Animals raised on factory farms in the U.S. alone generate more than 1 million tons of manure per day — more than three times the amount produced by the country’s human population. Storage of animal waste can pose tremendous concerns around land pollution as well. This is because when manure is stored, microorganisms in manure decompose the organic matter and release a number of pollutants.
Causes of land pollution
Pesticides and fertilisers
Pesticides and fertilisers used on crops fed to animals are a major contributor to land pollution. Inevitably, a portion of fertilisers washes into waterways along with eroded sediments and this can lead to the creation of dead zones that kill aquatic life. Additionally, use of artificial fertilizers in place of manure can eventually deplete soils, making them lose their ability to hold water and makes them subject to erosion.
Deforestation and logging
Livestock production already consumes 83% of global arable land and consequently there is a clamour to reallocate forests into agricultural land. It’s estimated that 70% of deforestation in the Amazon Basin can be attributed to the beef industry. Meanwhile, global forests, once a crucial carbon sink, have been cut down at such an alarming pace that they are now a net contributor to GHG emissions.
Improper disposal of waste
With its vast size and scale the intensive farming industry is a major contributor of waste. The high concentration of livestock in factory farms inevitably results in a build-up of animal waste. When factory farms spray liquid manure onto fields, the amount of waste applied often exceeds what the crops can take up, leaving the rest to escape into the air or runoff into surface waters. This improper collection and disposal of untreated animal waste can harm soil health local water supplies and human health. If antibiotic-resistant bacteria are present in manure, this can also spread to the wider environment with applied as manure.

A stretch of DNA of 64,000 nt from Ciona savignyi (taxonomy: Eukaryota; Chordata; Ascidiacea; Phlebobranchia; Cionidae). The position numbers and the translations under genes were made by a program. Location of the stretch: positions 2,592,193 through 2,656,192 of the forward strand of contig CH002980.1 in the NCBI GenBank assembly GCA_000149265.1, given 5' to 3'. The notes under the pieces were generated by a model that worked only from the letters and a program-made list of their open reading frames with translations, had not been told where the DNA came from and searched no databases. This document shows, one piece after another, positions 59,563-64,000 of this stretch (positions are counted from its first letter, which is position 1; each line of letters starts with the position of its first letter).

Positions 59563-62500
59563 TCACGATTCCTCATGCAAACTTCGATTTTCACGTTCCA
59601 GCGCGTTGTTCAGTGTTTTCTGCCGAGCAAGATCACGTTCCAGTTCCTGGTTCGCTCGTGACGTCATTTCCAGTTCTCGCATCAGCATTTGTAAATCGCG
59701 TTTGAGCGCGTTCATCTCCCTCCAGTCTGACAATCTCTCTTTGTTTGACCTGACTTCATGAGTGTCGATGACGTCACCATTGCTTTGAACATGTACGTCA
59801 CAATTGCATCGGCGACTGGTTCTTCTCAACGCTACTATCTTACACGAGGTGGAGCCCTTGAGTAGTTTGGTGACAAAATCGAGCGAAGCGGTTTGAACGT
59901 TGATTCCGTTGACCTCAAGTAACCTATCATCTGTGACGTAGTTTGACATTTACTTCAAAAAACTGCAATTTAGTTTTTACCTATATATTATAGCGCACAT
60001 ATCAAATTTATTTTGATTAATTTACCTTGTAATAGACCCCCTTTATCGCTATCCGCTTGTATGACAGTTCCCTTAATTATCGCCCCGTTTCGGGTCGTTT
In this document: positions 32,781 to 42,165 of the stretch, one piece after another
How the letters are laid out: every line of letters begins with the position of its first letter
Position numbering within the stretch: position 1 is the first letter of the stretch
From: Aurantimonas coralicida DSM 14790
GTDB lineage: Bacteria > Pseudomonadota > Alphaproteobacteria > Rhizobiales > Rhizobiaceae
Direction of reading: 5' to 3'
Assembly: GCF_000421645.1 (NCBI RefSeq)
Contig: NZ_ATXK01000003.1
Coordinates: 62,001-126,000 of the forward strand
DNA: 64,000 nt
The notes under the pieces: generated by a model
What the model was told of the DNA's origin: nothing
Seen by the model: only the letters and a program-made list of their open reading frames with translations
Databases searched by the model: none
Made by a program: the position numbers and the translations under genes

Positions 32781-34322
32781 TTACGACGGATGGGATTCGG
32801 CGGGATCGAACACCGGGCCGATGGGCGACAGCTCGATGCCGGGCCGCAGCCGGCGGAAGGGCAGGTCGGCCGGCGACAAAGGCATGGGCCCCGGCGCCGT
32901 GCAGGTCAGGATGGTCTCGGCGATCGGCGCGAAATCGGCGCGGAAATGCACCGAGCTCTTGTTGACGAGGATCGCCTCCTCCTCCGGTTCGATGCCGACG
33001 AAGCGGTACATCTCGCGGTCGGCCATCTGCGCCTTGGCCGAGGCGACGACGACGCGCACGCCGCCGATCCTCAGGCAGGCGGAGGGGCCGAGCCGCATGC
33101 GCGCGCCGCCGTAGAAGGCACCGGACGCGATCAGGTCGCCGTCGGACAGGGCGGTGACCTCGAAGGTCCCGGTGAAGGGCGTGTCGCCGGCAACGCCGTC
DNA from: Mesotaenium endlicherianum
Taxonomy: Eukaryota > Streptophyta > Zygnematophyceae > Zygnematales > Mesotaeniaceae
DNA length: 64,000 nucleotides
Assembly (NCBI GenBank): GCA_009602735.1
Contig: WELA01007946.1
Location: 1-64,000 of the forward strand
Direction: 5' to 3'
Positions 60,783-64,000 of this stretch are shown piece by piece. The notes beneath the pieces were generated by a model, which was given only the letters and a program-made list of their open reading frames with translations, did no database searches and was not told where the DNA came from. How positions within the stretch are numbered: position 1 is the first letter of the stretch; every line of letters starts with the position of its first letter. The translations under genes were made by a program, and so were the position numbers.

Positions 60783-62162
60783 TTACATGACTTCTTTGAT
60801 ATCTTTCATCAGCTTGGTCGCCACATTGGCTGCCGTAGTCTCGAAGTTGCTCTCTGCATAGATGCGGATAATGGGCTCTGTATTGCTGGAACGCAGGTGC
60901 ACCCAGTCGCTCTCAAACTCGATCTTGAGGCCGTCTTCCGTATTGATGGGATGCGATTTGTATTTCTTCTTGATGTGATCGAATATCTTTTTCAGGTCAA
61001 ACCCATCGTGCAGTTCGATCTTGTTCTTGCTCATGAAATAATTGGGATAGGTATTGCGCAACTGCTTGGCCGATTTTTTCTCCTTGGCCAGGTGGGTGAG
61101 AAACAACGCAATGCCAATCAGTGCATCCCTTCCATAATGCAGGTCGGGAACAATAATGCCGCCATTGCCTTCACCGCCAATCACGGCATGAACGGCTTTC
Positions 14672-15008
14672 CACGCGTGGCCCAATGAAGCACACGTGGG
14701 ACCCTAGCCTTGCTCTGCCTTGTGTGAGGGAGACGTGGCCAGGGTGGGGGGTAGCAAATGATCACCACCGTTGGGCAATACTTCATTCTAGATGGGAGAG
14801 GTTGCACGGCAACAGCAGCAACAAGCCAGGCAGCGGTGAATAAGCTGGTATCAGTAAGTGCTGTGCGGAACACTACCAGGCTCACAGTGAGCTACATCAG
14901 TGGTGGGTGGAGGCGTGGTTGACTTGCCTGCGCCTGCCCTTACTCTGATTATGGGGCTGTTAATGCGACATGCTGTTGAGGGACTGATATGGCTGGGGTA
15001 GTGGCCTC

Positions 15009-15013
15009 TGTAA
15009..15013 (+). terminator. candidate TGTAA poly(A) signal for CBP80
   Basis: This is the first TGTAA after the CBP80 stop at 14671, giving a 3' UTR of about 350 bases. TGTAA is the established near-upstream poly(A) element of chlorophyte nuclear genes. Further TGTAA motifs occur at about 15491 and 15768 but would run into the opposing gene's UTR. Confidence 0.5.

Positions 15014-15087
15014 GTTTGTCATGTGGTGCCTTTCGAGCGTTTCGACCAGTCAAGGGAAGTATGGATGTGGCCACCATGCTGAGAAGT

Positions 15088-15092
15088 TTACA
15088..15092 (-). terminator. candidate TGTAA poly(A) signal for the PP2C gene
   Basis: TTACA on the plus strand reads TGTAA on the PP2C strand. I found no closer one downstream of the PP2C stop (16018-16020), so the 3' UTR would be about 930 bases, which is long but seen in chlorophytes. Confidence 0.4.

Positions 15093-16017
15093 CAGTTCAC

Effects of land pollution
Habitat destruction and degradation
The earth loses about 18.7 million acres of forests per year and the agricultural industry’s demand for more land is a key driver. About 70% of the world’s plants and animals live in forests and are losing their habitats to deforestation. This is putting species under the threat of extinction.
Introduction of chemicals to ecosystems, food chains and environments
In order to convert forests to agricultural land, the clear-cutting process utilises herbicides such as glyphosate, spraying it on the land as part of the site preparation, in order to kill off underbrush. After all trees and other plant life have been removed, the site is again saturated with chemicals. Mammals living in the forest invariably ingest these chemicals, which are then passed along through the food chain as a result of bioaccumulation.
Loss of natural resources
Native forests with indigenous trees and plants are put under threat by clearcutting to create more agricultural land. Loss of these natural resources can also have negative consequences for medicinal research and effect the livelihoods of local populations that rely on the animals and plants in the forests for hunting, food and medicine.
How land pollution impacts investors
Intensive farming causes damage to land and ecosystems which can negatively impact investors. Growing awareness is now developing around the side effects of pesticides and fertilisers used heavily on crops fed to farmed animals. A portion of fertiliser is being washed into waterways. Similarly, the use of artificial fertilizers in place of manure can deplete soils, making them lose their ability to hold water and increases the likelihood of erosion, which in turn makes soil less hospitable to growing crops. This jeopardises the value of agricultural land, and creates risks for food companies dependent on it for their products.
The Earth is losing more than 18 million acres of forests per year, equal to about 27 football fields every minute. It is estimated that 70% of deforestation in the Amazon Basin is attributed to the beef industry. As regulation and consumer behaviour increasingly moves to protect environmental limitations investors will seek to minimise exposure to the most damaging and polluting companies.
For example, we partnered with some of the world’s largest asset managers – including Dutch asset manager APG and Legal & General Investment Management – to support efforts to halt deforestation and adopt sustainable land management practices in the Cerrado region of Brazil. We also worked with a coalition of more than 70 institutional investors, including Aviva Investors and Natixis Asset Management, to engage 20 global food companies to limit antibiotic use in their supply chains.